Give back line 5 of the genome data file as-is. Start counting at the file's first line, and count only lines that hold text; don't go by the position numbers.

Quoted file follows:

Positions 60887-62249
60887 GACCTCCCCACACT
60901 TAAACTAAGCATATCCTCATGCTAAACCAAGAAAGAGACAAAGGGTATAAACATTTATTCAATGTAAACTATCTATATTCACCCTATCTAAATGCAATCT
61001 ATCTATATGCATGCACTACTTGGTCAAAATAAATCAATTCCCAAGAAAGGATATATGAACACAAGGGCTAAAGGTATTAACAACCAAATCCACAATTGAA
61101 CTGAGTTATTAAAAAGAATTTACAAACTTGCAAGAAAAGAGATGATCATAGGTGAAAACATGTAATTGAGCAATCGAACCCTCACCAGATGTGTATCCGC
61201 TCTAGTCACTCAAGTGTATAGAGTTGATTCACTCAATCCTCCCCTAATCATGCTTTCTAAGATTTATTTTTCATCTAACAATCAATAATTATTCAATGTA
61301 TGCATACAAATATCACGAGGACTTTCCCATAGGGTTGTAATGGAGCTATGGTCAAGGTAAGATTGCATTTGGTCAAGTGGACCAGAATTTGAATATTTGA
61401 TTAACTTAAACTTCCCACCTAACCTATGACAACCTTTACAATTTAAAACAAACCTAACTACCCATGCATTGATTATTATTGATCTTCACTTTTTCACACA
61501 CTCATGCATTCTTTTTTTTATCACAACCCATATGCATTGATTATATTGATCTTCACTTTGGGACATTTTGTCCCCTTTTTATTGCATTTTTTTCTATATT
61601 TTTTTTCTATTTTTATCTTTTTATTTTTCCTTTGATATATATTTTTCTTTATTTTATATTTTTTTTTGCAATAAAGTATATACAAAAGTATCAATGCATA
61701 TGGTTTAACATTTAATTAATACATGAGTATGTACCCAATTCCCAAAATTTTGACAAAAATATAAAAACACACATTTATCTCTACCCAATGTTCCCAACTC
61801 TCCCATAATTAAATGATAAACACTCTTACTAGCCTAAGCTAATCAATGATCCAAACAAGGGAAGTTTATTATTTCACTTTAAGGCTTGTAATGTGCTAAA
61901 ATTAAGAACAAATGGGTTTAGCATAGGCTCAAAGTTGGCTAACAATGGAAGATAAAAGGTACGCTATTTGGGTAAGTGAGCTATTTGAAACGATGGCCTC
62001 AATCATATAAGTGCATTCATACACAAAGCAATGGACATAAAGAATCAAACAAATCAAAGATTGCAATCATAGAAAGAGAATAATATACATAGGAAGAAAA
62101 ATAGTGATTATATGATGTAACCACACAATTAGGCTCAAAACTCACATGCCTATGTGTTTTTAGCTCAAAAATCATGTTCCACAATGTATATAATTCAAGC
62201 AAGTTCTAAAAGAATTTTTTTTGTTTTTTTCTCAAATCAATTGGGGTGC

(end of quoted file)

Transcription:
61101 CTGAGTTATTAAAAAGAATTTACAAACTTGCAAGAAAAGAGATGATCATAGGTGAAAACATGTAATTGAGCAATCGAACCCTCACCAGATGTGTATCCGC